In chapter four Welsh dives into another aspect of the sinful fear of others rather than God. From chapter three, Welch begins applying illustrations from the Bible as platforms from which to further impress upon the reader that the subject and object of people's fear is most often the source of their problems. To impress this idea upon the reader, he continues what he had started in chapter three by laying down more nuggets of pastoral theology along the way. Welch uses Abraham and Moses as illustration of men who at times feared other men but only were they truly blessed when the Almighty firmly the subject and object of both their fear and admiration. Welch's style has emerged as an informal homily and he offers a case study to draw application from.

In chapter five, Welch begins by pointing out that fearing is something that all people do naturally, that it is not learned behavior that is culturally derived as secular psychology may posit. Rather fear is common to all people in all places throughout all time. He does suggest, however, that we closely examine where our fears may have been intensified by the assumptions of the world. This thought begins the author's discussion of victimization and accountability of our own actions. Welch criticizes the idea of the world that we should think as individuals rather than as a community when we are truly communal creatures. He hammers against the idea of personal emotions, feelings, and experience as the authority which governs our motives and fears. Welch spends time dispelling the ideas that we are morally good if left to our own ends or that all peoples spirituality are equal and honorable.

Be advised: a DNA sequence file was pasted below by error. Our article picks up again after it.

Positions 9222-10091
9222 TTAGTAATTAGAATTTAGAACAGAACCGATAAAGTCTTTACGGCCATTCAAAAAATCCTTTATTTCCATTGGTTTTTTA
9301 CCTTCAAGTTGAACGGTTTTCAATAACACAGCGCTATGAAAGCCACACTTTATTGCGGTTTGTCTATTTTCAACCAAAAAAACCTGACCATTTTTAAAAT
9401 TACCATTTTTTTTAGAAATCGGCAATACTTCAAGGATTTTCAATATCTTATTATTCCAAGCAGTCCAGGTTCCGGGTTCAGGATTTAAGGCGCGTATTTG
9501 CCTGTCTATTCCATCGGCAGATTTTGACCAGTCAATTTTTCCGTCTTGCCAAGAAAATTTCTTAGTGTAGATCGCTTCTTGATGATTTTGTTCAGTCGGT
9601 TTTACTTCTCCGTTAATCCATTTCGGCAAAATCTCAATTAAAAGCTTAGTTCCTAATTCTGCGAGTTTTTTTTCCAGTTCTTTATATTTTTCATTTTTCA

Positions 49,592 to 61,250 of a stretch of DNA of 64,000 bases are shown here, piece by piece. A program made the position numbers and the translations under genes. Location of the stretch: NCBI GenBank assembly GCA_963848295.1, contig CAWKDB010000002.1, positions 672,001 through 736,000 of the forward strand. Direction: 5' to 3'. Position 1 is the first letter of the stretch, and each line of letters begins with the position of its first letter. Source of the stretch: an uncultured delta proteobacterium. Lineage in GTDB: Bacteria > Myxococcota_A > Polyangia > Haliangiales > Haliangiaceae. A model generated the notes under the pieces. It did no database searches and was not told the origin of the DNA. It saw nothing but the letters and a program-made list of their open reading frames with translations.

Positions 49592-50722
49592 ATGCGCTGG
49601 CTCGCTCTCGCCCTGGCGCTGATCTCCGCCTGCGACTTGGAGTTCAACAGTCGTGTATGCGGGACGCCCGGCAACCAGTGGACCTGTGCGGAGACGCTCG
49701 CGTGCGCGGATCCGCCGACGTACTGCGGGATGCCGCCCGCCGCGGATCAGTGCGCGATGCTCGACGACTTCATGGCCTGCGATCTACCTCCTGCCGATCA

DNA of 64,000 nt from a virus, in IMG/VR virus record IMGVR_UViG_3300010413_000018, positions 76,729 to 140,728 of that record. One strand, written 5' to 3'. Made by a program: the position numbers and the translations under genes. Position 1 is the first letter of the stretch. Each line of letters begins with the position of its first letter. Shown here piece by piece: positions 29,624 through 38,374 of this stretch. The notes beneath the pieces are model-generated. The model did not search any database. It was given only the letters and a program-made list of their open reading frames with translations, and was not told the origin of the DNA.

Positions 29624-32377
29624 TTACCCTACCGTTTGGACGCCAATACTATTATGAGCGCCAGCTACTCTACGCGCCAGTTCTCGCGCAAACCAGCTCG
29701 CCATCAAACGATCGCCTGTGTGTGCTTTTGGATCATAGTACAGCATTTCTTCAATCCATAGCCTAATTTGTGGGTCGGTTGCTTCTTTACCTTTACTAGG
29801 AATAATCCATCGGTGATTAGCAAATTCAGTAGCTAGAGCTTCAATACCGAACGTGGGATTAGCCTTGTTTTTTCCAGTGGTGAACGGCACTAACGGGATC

The proceeding chapters have all served as a backdrop and a prelude to the primary argument of this book. It is in the fifth chapter that Welch reveals his primary thesis--that modern pop psychology is the caretaker of cultural assumptions that are contrary to Special Revelation and that these theories, which are all too often taught as fact, have greatly influenced Christian psychology for the worse.

Following the presentation of his central thesis, in the sixth chapter, Welsh begins dismantling the secular influences that have entered into modern Christian thought. Beginning in this endeavor, Welsh posits that with the spirit of the age, the biblical fear of the Lord has largely been lost to postmodern Christians. Suggesting that we, as a body, need more sermons that leave us trembling (p. 96), Welsh enters into a biblical description of what the "fear of the Lord" is. He lays this out by stating that God grabs our attention by first making His holy justice known to us. Making himself know as the object of godly fear and then through maturity, and growing in grace, we learn of God's holy love which casts aside all fears. Thus, in this way does God, who was once the object of our fear, become the object of our awe, reverence, devotion, trust, and worship.

Concluding this discussion, the author proceeds to lay down another thesis, which in summary, states that our depravity works against us so as to confuse our understanding and recognition of the great influence that our world and culture posses by working to suppress the holy fear of the Lord. In answer to this, Welch calls for learning the fear of the Lord. By example, he lays down a series of pastoral studies by applying Scripture to our cultural and human condition. In this series of studies, we are reminded that people and culture are to conform to God and it is not we who are to conform God to our culture.